materials at the National Conference of American Indians, and the Rural TeleCon Conference, with many additional events planned for this year such as participation in the National Association of Development Organizations in Alaska Conference and the Affiliated Tribes of Northwest Indians Annual Conference. So far this year, we have presented at a number of tribal conferences. In May 2008, we exhibited and presented at the National American Indian Housing Conference in Seattle, WA. In March, we distributed DTV materials at NCAI’s Executive Council Meeting, in Washington, DC. In addition, in February we presented at United South and Eastern Tribes (USET) Annual Impact Week, in Arlington, VA . In November 2007, FCC staff presented DTV sessions at the National Conference of American Indians (NCAI) in Denver, CO. In support of our partnership, NCAI passed a resolution recognizing the importance of the DTV transition and the impact on consumers, and committing their organization to working with us on DTV consumer education. The FCC will also be sponsoring an Indian Telecommunications Initiative (ITI) in Salt Lake City, UT in July 2008. The event will include DTV outreach to numerous tribal communities. In addition, The FCC partnered with the Appalachian Regional Commission (ARC) and the National Association of Development Organizations (NADO) to have an exhibit booth at a joint ARC/NADO legislative event in Washington in February 2008, and to work on other outreach opportunities with both organizations. The FCC also exhibited in May at the Iowa Medicare Rural Hospital Flex Program Conference in Des Moines, Iowa. Finally, on January 31, 2008, we held a workshop at Commission headquarters focused on reaching rural consumers and consumers living on tribal lands. We received many useful suggestions at this workshop on how to better reach these communities. For instance, our DTV one page informational flyer is now available in Navajo, one of the most-spoken Native American languages in the United States. THE EARLY TRANSITION IN WILMINGTON, NORTH CAROLINA On March 3, 2008, my colleague, Commissioner Michael Copps, suggested that the Commission engage in real-world experience readying broadcasters and consumers in advance of the upcoming digital transition. On May 8, 2008, I announced that Wilmington, North Carolina will be the first market in the country to make the transition to digital television (DTV). I commend the Wilmington broadcasters for their pioneer spirit to go first to help the entire country prepare for the final transition to digital. The commercial broadcasters serving the Wilmington television market have agreed to step up to the challenges of premiering the nation’s DTV transition. They will all turn off their analog signals at noon on September 8, 2008. Beginning at 12:00pm on September 8, 2008, these local stations, WWAY (ABC), WSFX-TV (FOX), WECT (NBC),WILM-
LP (CBS) and W51CW (Trinity Broadcasting), will broadcast only digital signals to their viewers in the five North Carolina counties that comprise this television market. This test market will be an early transition that will give broadcasters and consumers a chance to experience in advance the upcoming DTV transition. The early transition in this area will provide the FCC, NTIA, and other key stakeholders an opportunity to assess the effectiveness of their outreach and education efforts, and provide ample time to modify these efforts based on lessons learned, to help prepare the rest of the nation for the DTV transition. The Commission is coordinating with local officials and community groups to accelerate and broaden consumer education outreach efforts. The outreach will focus on the special transition date for Wilmington and the steps viewers may need to take to be ready by September. The Commission will use the test market as an opportunity to work very closely in advance with broadcasters, viewers, cable companies and others who will be affected to anticipate and address any problems. The Commission is also coordinating with NTIA and local retailers to be sure that digital-to-analog converter boxes are readily available in local stores for consumers who rely on over-the-air service and have analog televisions. The Wilmington PBS station, WUNJ, will continue broadcasting in both analog and digital. One other low power station that has its digital channel assignment will continue broadcasting an analog signal. I’d like to take a few moments to summarize our efforts and results to date: We are working closely with three key industry stakeholders in Wilmington, the broadcasters to ensure that they are technically ready to transition early, the cable and satellite providers, and the electronics retailers who are certified to sell digital-to-analog converter boxes. A Wilmington team, comprised of FCC staffers, is on the ground and has already met with, presented to, or exhibited at over 100 events. Their initial outreach focus was to contact, educate, and engage local government officials in all 5 of the impacted counties. On May 27, we culminated the initial outreach phase with a government officials “Town Hall” that was hosted by the University of North Carolina, Wilmington. At this session we also invited and had in attendance our key industry stakeholders so that we could ensure regional coordination on our outreach efforts. To date, partnerships have been formed with 70 organizations. These organizations have agreed to distribute our materials through their contact channels and we have trained staff at organizations to recognize the need of their clients with respect to the DTV transition and help their clients successfully complete the transition. These partnerships are key in reaching our “at risk” consumers.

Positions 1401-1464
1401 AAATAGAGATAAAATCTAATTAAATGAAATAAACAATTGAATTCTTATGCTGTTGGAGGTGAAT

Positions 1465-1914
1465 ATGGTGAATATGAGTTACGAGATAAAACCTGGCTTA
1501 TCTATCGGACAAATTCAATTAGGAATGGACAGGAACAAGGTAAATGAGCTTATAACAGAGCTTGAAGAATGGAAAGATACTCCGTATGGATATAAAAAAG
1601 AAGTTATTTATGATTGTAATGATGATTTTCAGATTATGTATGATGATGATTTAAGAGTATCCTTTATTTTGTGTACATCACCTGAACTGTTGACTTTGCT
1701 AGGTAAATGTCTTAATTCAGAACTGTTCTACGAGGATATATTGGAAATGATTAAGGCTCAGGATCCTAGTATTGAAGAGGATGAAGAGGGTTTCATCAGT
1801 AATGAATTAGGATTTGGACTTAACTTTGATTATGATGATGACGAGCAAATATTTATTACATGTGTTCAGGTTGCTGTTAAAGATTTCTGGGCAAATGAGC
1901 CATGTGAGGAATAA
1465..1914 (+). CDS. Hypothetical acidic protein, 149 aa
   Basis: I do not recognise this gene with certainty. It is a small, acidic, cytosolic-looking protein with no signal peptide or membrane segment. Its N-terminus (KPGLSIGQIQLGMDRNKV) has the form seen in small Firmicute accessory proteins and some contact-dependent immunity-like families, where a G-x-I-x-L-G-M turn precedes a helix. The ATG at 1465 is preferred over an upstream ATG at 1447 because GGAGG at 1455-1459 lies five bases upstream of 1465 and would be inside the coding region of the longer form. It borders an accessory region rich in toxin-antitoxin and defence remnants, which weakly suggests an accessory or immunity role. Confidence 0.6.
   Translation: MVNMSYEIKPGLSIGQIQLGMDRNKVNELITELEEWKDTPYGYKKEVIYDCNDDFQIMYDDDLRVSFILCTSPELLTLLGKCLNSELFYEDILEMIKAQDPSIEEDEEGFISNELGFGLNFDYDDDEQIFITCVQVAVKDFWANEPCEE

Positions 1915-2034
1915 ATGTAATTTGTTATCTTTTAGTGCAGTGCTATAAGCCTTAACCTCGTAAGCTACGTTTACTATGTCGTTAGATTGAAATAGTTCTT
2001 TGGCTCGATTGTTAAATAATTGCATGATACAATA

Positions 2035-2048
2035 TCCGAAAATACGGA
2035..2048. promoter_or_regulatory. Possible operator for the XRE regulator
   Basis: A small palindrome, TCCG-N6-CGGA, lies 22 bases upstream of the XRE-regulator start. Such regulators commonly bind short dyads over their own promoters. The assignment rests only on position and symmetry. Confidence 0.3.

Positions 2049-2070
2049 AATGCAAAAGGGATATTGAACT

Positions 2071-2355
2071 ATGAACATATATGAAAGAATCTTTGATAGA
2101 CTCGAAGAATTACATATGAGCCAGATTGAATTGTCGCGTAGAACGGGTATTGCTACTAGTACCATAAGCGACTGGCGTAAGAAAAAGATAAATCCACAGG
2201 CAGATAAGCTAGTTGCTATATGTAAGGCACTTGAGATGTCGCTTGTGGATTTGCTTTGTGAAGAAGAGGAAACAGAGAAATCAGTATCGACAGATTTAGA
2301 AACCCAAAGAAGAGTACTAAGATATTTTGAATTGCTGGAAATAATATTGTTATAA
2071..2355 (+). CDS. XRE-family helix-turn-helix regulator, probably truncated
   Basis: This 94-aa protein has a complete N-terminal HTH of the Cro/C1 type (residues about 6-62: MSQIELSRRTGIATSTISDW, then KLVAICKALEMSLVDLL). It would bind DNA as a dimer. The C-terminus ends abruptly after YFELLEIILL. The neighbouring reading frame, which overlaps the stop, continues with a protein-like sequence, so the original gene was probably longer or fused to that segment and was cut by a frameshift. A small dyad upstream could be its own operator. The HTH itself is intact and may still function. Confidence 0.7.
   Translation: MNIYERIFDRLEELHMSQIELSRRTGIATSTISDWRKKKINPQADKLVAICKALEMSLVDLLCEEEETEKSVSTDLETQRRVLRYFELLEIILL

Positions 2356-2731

To date, over 32,000 publications have been distributed. This total includes the disbursement of our Wilmington specific one-pagers in English and Spanish, NTIA coupon applications, and posters which will be displayed in hundreds of locations throughout the DMA. Ketchum, our outside PR consultant created radio PSAs, and outside billboard advertising, specific to the Wilmington market, highlighting the early transition. Specifically, four billboards will go up this month in the following high traffic areas: by the USS Carolina Memorial, on I-40 on the Pender/New Hanover County border, on the east side of Highway 421 in the Carolina Beach area, and on Highway 421 near the I-140 interchange. In addition, Ketchum created six radio PSA’s produced and distributed to all full power radio stations in the DMA. To date, twenty local newspaper articles and television stories have ran on the transition in the Wilmington DMA. Initial coverage focused on Wilmington as the test market. Coverage is now moving to stories on outreach activities. Media outlets and county newsletter editors are requesting regular press releases highlighting outreach efforts in their specific locales. USPS has agreed to showcase Wilmington specific DTV transition posters in all post offices throughout the DMA. They will be in place from early July through October 31. We have created a dedicated website, have tailored posters and FCC publications for the Wilmington, NC market that we have and will continue to distribute to local county officials and city government officials, library systems, schools, faith-based organizations, hospitals, sports leagues, senior centers, and other local grass roots and community-based organizations. I would also note that since the FCC made its announcement of the Wilmington test market on May 8, household coupon demand has increased by 78 percent in the DMA. This compares to 22 percent for the country as a whole. CONCLUSION The Commission is devoting significant resources to facilitate a smooth transition. Nearly every Bureau and Office at the Commission has been involved in this effort including our field offices throughout the country. We intend to take whatever actions are necessary to minimize the potential burden the digital transition could impose on consumers and maximize their ability to benefit from it. The next 3 months for Wilmington, North Carolina and 9 months for the rest of the country will undoubtedly be challenging. Nevertheless, it is my hope that through the combined efforts of government, industry and advocacy groups American consumers will reap the rewards that the digital transition has to offer.